by Gina Chaimanis
Set during the Boxer Rebellion in 1890s China, Boxers and Saints by Gene Luen Yang is composed in a two volume graphic novel boxed set and is a jarring experience in duality. Boxers follows the point of view of Little Bao, a young man entranced by the noble allure of combatant rebels, and Saints is told from the viewpoint of Four-Girl, an outcast who finds comfort in the company of Christian missionaries. Though their life choices seem vastly different, both Little Bao and Four-Girl share many common experiences that take the reader off guard. The development of each character further surprises the reader as one is persuaded to feel sympathy for seemingly unforgivable acts.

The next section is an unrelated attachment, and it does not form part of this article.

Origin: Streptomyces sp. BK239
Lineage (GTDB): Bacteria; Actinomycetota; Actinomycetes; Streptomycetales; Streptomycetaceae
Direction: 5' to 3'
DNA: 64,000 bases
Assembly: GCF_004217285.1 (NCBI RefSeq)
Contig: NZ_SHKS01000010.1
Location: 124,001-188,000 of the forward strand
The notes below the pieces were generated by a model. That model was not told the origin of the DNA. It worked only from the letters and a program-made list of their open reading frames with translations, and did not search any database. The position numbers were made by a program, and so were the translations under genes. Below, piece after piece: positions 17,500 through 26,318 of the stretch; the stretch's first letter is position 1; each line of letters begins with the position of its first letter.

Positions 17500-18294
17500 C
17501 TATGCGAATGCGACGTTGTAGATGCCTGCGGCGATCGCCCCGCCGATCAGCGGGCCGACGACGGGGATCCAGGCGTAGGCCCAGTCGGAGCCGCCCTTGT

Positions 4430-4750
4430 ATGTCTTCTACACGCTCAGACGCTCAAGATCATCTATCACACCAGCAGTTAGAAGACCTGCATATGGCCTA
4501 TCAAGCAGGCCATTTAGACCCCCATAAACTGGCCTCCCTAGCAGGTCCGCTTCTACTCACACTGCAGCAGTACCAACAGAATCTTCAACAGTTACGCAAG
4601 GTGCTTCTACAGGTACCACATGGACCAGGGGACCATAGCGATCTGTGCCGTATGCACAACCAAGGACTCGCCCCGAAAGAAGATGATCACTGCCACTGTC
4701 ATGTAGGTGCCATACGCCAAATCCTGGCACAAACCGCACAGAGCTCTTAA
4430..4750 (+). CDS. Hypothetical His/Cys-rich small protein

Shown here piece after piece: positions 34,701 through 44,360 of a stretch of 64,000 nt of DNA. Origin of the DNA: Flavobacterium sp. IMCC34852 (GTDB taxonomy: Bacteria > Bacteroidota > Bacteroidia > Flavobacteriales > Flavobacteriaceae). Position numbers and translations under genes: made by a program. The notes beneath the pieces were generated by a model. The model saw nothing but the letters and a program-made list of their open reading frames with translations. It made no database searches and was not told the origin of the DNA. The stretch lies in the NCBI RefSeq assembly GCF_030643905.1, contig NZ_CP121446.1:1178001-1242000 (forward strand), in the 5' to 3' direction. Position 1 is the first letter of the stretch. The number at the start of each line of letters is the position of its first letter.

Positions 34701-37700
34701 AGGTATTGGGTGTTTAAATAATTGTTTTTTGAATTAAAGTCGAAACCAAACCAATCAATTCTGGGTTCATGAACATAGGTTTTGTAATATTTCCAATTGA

As he did so well in American Born Chinese, Yang validates the coming of age experience by craftily revealing how the challenges and joys of growing up are a microcosm of the world these young characters live in. In both graphic novels, this is an emotional tale of the difficulty that universally ensues when young people grow up. Yet it is also a stark political commentary of how violent change can break down family, culture and identity.
While composed in a highly symbolic style similar to American Born Chinese, the plot also reminds one of dystopian YA literature popular today, such as The Hunger Games. I recommend this book for anyone who can stomach a bit of violence and has patience decoding unfamiliar symbols.